Train station concept unveiled: Main Street hub in LaPlace would be linchpin for upgrades

Published 12:21 am Wednesday, April 3, 2019

LAPLACE — Dozens of community members gathered at the corner of Main Street recently to reimagine the street with residential complexes, retail shops, cafes and green space to host everything from farmers markets to outdoor movies.

At the center of it all would be a multimodal transit station, placing LaPlace as an all-important stop for passenger train travel from New Orleans to Baton Rouge.

Friday’s community presentation marked the end of a feasibility study funded through a $145,000 grant from the Southern Rail Commission.

Timelines have not been set for construction, according to Parish President Natalie Robottom and Planning and Zoning Director Rene Pastorek. As LaPlace and each of the other stops along the rail line finalize feasibility research, the state can secure funding as it becomes available.

Community members had more than a few questions about the multimodal station, how it can coexist with existing fixtures of LaPlace and whether incoming crowds impact public safety.

The view north along Main Street in LaPlace could change drastically in a few years if plans are followed through on proposed
construction of a multimodal transit system from Baton Rouge to New Orleans that would include a stop in St. John Parish.

In a social media comment, Hayley Tramonte Favaloro of LaPlace said her children were excited at the prospect of a train stop practically in their backyard.

However, Favaloro is concerned train travel could bring an influx of criminal activity and the potential of a quick escape.

“No one is gonna jump off a train, rob us then jump back on the train and disappear – too close for comfort,” Favaloro wrote.

A resident in attendance Friday said the surrounding area is hazardous to pedestrians on an ordinary day, and he worries a transit station would further incur traffic problems.

“As a would-be pedestrian on Old 51, I feel like I’m taking my life in my hands on a good day,” he said. “I’m wondering if the study that was undertaken would take into account the impact on Old 51 if we put a major attraction at the opposite end of Main Street.”

Parish President Natalie Robottom speaks on the economic benefits of a multimodal transit station.

Pastor Donald August Sr. of Rising Star Baptist Church questioned whether there would be restrictions on business development in the area to maintain a family-friendly atmosphere.

The feasibility study did not specify which businesses could come in the area, Pastorek said, though it laid out an annual economic impact of $40 million, with more than 1,000 jobs created in construction and business expansion.

The station would be part of a proposed passenger line providing at least four round trips a day with planned stops in downtown Baton Rouge, suburban Baton Rouge, Gonzales, LaPlace, Louis Armstrong New Orleans International Airport and the New Orleans Union Terminal, near Mercedes Benz Superdome.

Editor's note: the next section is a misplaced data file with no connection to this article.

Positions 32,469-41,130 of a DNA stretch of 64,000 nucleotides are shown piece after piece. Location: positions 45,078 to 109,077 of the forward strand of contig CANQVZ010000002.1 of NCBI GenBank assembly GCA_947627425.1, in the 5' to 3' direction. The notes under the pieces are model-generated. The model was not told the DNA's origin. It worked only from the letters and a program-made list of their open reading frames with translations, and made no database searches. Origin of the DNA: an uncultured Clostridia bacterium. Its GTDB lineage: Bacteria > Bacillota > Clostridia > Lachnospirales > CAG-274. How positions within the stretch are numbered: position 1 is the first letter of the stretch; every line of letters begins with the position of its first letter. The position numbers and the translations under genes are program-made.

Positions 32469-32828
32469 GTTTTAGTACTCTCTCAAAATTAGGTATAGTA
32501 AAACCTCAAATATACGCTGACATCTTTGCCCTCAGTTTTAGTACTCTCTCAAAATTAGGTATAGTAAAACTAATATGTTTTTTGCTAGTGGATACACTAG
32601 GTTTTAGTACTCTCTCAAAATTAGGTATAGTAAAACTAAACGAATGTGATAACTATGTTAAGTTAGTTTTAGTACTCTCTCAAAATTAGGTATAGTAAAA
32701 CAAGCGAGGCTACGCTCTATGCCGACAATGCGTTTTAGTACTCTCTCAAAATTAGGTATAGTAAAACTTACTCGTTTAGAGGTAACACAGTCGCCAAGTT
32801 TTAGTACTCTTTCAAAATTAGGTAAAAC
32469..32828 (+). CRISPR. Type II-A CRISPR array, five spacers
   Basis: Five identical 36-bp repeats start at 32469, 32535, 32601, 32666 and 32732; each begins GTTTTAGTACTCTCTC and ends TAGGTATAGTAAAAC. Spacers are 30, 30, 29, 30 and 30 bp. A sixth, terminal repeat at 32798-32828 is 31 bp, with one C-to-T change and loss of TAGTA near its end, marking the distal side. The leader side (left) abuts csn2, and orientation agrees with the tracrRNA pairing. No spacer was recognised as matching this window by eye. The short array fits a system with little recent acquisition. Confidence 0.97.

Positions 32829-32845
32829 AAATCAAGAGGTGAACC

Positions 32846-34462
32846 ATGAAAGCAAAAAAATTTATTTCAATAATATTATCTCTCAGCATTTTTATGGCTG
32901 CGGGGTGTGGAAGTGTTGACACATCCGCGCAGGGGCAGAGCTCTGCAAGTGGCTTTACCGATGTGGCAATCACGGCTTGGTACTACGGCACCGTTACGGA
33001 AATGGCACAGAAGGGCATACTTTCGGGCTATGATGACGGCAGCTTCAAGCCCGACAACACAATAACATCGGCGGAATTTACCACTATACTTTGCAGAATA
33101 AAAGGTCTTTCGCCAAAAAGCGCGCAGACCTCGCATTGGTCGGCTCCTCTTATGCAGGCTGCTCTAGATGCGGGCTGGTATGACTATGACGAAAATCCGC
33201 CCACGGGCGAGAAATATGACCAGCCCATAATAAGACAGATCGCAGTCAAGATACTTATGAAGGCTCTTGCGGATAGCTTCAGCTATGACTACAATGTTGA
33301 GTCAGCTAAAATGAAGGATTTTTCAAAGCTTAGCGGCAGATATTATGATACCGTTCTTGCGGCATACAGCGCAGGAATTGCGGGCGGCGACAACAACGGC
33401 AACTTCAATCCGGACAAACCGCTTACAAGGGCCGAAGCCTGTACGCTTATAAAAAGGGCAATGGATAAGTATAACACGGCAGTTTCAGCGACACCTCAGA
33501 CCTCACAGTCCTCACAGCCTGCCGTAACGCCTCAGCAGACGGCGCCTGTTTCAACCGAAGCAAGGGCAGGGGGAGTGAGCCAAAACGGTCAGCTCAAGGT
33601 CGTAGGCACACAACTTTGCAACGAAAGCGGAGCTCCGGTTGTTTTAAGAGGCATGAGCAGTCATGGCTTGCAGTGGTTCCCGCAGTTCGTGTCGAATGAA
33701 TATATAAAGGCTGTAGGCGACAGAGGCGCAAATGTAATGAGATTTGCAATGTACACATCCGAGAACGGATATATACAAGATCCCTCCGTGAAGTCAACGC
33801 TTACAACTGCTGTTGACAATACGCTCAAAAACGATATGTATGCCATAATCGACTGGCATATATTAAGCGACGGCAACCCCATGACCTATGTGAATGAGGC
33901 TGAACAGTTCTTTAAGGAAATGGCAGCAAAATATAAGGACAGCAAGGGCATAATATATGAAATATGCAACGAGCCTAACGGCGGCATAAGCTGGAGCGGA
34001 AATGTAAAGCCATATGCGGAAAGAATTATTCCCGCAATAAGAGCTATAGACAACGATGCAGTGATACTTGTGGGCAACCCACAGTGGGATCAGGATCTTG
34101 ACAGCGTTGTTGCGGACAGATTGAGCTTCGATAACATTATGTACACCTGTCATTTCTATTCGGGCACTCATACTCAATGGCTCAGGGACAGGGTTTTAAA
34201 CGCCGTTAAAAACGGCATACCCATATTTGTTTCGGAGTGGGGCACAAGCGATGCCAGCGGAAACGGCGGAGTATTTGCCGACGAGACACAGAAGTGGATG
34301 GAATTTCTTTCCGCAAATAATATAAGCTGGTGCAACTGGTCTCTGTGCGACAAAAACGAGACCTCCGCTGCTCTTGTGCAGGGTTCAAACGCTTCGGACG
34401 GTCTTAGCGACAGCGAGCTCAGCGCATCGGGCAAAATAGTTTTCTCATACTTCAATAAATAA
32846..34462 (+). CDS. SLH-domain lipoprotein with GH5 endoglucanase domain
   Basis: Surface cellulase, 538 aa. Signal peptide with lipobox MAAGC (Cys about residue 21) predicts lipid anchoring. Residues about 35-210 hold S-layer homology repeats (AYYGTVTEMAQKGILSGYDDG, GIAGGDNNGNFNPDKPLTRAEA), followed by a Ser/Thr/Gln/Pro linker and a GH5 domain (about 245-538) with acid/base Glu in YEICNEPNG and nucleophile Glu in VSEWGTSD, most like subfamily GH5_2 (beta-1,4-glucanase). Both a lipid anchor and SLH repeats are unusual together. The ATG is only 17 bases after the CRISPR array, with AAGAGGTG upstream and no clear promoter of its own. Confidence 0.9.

Once established, train service could increase from four to eight round trips per day with a maximum speed of 110 miles per hour.

Estimated costs for the multimodal complex total $5.5 million in federal, state and grant funding.

Since funding is not immediately available, Pastorek said the next step is to rezone portions of Main Street for business development. Once funds are available, the existing rail line will require upgrades to allow faster travel speeds.

A traffic impact analysis determined a need for minor improvements, Pastorek said.

“An additional left turn on Main Street and some signal timing optimization is all that’s really needed to support that,” Pastorek said.

Friday’s community meeting saw a good turnout of St. John the Baptist Parish residents and elected officials.

The “Main Street” scenario also features a parking garage and a pedestrian walking plaza. In addition to offering convenient travel to Saints games and other events, the multimodal station would serve as a town center with Wi-Fi and food options.

Robottom said development starts with the Airline Highway and Main Complete Streets project, funded by $6 million in grant money from LA Safe and $2 million from Louisiana Planning Commission.

The project adds green plantings, storm water management and pedestrian walkways along Airline Highway from Belle Terre Boulevard to Main Street and from Main Street to West Fifth Street.

Funds from Louisiana Planning Commission open a possibility to expand the project further down Airline Highway, Robottom said.

According to Robottom, Main Street improvements and the transit station put St. John Parish in line with cultural investment across Southeast Louisiana.

“It will serve to build a sense of character like other towns in the area, such as Kenner, Amite Covington and downtown Baton Rouge,” Robottom said.

“Those are goals that we should have. That attracts a type of young people looking to live in those places. Many of them want access to things like walking, biking, trains… That’s a problem for us here in St. John because young people are leaving here. They don’t have options to keep them here.”

Robottom said the multimodal station would unite all forms of transportation, adding the location would work hand-in-hand with River Parishes Transit Authority to connect visitors to nearby destinations.